When you’ve got a bit of credibility and a handful (you really only need a handful) of quality, successful posts that you can include in your resume, the really big publications are far more likely to sit up and listen to what you have to say.
This is because (again, in my experience) the big, big sites are just as interested in who you are as in the topics you’re writing about. Why else would it be so important to build some credibility before approaching them? They want you to bring the full package to the table. Consequently, I’ve found that pushing my credentials, not an article topic, works better when trying to get my foot in the door of these big-name sites.
I love interviewing other people, and I love it when people interview me.
I also think that interviews are an excellent device for tapping into a new audience – namely, the audience of the person you interview, or that interviews you.
This strategy essentially comes down to getting other people involved in your content. You can actually do this without having to go to the extremes of carrying out a full interview; securing quotes from influencers can have a similar effect. However, I’ve found I get the best results if I go whole hog and take the time to interview someone properly (or have them interview me).
- The more involved someone is in the creation of a piece of content, the more invested they will be in its success. Someone who’s provided a quick quote for you might tweet the finished article, but in my experience, they’re unlikely to do much else. Someone who’s spent half an hour answering your questions will probably share the resulting content across multiple social channels (potentially, multiple times) and might even link to it from their site.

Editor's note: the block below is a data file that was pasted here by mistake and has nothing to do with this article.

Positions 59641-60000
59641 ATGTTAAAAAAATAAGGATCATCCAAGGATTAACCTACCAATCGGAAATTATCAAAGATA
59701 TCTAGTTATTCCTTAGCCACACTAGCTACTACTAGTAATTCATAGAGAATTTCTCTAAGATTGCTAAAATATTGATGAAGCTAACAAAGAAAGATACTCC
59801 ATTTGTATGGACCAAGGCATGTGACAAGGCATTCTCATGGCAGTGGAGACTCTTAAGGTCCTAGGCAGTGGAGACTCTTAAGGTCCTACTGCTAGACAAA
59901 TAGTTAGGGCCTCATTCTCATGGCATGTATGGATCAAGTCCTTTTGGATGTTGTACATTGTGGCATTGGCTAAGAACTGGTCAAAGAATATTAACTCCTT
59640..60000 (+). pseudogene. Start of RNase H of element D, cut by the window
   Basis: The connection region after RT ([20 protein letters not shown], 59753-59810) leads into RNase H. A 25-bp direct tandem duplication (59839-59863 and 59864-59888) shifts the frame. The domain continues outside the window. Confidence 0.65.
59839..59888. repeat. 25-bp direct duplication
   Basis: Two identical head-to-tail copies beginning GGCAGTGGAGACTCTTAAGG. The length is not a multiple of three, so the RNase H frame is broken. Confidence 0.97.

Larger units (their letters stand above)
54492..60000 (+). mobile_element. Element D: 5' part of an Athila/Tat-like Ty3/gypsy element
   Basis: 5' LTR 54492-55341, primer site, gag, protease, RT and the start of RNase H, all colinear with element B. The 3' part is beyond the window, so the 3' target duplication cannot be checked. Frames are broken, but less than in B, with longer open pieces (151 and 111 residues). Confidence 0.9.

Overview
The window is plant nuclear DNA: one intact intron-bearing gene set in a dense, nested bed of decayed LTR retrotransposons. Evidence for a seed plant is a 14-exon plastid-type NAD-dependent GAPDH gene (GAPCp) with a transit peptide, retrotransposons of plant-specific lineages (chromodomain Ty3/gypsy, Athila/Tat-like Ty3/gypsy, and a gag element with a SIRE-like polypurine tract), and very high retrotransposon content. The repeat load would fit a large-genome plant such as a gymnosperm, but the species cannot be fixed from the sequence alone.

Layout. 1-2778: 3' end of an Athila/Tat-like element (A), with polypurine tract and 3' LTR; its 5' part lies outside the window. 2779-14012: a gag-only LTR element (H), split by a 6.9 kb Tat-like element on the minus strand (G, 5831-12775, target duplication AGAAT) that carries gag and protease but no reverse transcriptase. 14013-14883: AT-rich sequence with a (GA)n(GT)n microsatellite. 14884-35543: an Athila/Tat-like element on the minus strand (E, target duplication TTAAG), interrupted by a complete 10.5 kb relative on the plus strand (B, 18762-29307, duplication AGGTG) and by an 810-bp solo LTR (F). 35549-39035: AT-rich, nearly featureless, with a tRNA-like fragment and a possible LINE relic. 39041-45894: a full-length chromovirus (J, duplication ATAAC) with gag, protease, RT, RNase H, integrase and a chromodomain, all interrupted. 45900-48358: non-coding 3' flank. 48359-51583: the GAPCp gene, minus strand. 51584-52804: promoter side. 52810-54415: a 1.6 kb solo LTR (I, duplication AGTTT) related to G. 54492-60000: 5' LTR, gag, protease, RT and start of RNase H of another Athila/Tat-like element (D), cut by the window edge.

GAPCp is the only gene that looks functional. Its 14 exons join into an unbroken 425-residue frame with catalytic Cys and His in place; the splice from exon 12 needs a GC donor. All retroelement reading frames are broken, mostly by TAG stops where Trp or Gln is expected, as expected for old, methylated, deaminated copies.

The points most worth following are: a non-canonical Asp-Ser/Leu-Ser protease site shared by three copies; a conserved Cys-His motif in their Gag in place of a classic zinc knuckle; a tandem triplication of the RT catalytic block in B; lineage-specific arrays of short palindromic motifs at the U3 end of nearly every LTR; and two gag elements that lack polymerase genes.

- Taking the time to talk to someone properly – to ask them questions and listen carefully to their answers – can help you to build a real, genuine relationship with that person. This can have benefits that reach far beyond that initial piece of content. It’s not what you know, after all…. (Disclaimer: it kind of is what you know, but who you know definitely helps, too!)
Thinking about making the leap from article writing to something a little more hands-on, but aren’t quite ready to speak on screen? Enter: podcasting.
First coined in a 2004 article by Ben Hammersly, podcasting has seen year-on-year growth pretty much every year since.
Podcasts are popular primarily because they allow us to consume content while we’re on the go. Unlike videos or articles, which demand most, if not all, of our attention, we’re able to listen to podcasts pretty much anytime, anywhere. They’re an easy and convenient way to consume new content and information.
Okay, so the audience numbers will pale in comparison to what you could potentially access on YouTube. But that’s fine. There’s also less competition.
In my experience, podcasters tend to be pretty open to guest speakers, too. Get your name out there and reach new audiences by interacting with established podcasters in your industry and nabbing yourself a guest spot on their show.
Later down the line, start inviting other people to speak on your show.
Bear in mind however, that (like with YouTube and other video sites) unless you’re hosting a podcast on your own site, you’re not going to be driving traffic directly to it. Your way around this is to encourage listeners to visit your site by placing CTAs throughout the podcast. Tell them where you want them to go, why, and what they’re going to get out of it.
What Types of Content Should You Create?
Each type of content has its own pros and cons. For example, while video can be highly engaging and shareable, it can be time-consuming and expensive to create. There are various points you need to consider before deciding on content formats for each of your content marketing campaigns. These include: